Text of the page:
The Doctors Trial: The Medical Case of the Subsequent Nuremberg Proceedings
After World War II ended, the Allies established courts in each of their occupied zones in Germany to prosecute German officials for their role in the commission of war crimes, crimes against peace, and crimes against humanity. American military tribunals in Nuremberg, Germany, presided over 12 major proceedings against leading German industrialists, military figures, SS perpetrators, and others. Included among these Subsequent Nuremberg Trials was the Doctors Trial.
On December 9, 1946, an American military tribunal opened criminal proceedings against 23 leading German physicians and administrators for their willing participation in war crimes and crimes against humanity. This was Case #1 of the Subsequent Nuremberg Proceedings.
Brigadier General Telford Taylor was Chief of Counsel during the Doctors Trial. In Taylor's own words, from the opening statement by the prosecution:
"The defendants in this case are charged with murders, tortures, and other atrocities committed in the name of medical science. The victims of these crimes are numbered in the hundreds of thousands. A handful only are still alive; a few of the survivors will appear in this courtroom. But most of these miserable victims were slaughtered outright or died in the course of the tortures to which they were subjected. For the most part they are nameless dead. To their murderers, these wretched people were not individuals at all. They came in wholesale lots and were treated worse than animals."
In Nazi Germany, German physicians planned and enacted the Euthanasia Program, the systematic killing of those they deemed "unworthy of life." The victims included the institutionalized mentally ill and physically impaired. Further, during World War II, German physicians conducted pseudoscientific medical experiments utilizing thousands of concentration camp prisoners without their consent. Most died or were permanently impaired as a result. Jews, Poles, Russians, and Roma (Gypsies) were the most common victims of experimentation.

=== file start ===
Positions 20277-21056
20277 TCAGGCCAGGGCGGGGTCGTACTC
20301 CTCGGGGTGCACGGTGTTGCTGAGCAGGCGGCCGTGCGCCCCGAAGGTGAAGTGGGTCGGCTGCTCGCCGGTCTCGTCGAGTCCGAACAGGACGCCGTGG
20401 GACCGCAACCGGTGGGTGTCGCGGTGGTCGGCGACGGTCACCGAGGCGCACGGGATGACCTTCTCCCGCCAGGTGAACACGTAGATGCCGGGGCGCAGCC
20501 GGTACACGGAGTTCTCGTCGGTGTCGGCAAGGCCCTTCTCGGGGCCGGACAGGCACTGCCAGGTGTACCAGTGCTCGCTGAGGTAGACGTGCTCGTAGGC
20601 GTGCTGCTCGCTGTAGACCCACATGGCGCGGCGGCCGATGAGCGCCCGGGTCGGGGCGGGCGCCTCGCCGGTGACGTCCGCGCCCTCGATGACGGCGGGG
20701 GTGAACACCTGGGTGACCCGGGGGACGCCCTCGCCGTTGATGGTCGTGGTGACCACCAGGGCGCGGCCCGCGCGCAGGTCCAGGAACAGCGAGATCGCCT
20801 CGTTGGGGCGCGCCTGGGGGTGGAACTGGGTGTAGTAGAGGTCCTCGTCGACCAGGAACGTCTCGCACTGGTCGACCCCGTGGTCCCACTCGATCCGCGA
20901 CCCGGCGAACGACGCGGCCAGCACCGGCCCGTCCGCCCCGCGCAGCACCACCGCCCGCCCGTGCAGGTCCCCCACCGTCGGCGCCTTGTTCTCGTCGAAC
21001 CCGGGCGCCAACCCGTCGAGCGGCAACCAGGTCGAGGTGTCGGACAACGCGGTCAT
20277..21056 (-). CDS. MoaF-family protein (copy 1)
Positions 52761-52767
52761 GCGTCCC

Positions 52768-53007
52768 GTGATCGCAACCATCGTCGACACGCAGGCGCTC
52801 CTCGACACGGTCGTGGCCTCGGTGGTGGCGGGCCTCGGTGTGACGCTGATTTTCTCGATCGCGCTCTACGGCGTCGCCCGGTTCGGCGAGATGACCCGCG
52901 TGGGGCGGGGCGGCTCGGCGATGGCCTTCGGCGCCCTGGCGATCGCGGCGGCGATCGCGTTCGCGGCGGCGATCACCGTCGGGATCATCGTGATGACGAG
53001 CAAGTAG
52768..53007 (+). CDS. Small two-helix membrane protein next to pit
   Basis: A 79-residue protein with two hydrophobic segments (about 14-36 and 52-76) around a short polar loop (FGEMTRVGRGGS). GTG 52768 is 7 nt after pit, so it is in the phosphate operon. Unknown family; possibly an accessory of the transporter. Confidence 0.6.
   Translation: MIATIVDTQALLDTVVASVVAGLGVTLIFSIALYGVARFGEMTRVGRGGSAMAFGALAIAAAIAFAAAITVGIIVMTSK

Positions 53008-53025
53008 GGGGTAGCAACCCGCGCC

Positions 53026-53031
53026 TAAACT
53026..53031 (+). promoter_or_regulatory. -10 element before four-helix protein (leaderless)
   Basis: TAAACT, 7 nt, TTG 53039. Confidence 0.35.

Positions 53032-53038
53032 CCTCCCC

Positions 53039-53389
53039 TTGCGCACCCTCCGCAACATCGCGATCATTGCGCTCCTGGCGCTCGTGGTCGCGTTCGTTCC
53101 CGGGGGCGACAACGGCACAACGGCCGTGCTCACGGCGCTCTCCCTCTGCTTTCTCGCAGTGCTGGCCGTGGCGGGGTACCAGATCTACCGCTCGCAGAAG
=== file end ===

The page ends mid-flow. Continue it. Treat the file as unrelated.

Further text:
After almost 140 days of proceedings, including the testimony of 85 witnesses and the submission of almost 1,500 documents, the American judges pronounced their verdict on August 20, 1947. Sixteen of the doctors were found guilty. Seven were sentenced to death. They were executed on June 2, 1948.
Series: Deadly Medicine
Series: Subsequent Nuremberg Proceedings
Critical Thinking Questions
- Beyond the verdicts, what impact can trials have?
- How have some professional codes of conduct changed following the Holocaust?
- How were various professions involved in implementing Nazi policies and ideology? Who was brought to trial after the Holocaust?